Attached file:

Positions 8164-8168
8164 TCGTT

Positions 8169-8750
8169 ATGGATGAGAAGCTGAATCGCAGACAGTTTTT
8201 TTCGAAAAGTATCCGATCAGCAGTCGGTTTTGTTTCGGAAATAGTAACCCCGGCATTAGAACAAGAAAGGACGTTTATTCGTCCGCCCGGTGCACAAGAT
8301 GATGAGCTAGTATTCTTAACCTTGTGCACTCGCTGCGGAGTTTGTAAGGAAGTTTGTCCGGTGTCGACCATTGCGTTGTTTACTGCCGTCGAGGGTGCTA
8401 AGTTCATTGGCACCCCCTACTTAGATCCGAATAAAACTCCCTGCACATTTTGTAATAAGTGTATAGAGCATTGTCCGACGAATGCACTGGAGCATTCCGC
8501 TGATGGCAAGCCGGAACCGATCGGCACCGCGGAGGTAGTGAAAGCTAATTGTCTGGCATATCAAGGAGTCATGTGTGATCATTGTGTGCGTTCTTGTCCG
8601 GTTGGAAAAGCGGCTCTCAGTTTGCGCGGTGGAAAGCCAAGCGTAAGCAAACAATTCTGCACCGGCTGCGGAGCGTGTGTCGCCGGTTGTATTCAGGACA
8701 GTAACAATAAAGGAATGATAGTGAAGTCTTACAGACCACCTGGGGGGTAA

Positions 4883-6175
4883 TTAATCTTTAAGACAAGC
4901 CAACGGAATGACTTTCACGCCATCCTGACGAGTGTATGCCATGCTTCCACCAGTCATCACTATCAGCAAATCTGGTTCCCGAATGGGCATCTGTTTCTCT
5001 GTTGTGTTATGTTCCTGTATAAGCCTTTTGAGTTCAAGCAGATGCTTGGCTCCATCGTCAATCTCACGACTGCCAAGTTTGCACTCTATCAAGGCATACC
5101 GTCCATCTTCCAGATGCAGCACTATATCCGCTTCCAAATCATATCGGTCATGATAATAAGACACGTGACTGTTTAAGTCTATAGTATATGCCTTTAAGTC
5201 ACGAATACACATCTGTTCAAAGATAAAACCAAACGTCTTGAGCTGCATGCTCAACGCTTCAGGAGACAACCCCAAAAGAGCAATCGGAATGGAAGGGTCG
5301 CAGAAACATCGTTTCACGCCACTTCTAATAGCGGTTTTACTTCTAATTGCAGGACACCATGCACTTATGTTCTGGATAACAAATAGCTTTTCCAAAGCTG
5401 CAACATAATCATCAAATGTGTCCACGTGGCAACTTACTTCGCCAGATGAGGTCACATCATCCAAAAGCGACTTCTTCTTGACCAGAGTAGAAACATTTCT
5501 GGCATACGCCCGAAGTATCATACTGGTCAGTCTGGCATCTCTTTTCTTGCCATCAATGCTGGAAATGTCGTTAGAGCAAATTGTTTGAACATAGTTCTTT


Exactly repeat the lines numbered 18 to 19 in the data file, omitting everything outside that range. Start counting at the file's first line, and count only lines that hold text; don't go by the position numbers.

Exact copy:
5401 CAACATAATCATCAAATGTGTCCACGTGGCAACTTACTTCGCCAGATGAGGTCACATCATCCAAAAGCGACTTCTTCTTGACCAGAGTAGAAACATTTCT
5501 GGCATACGCCCGAAGTATCATACTGGTCAGTCTGGCATCTCTTTTCTTGCCATCAATGCTGGAAATGTCGTTAGAGCAAATTGTTTGAACATAGTTCTTT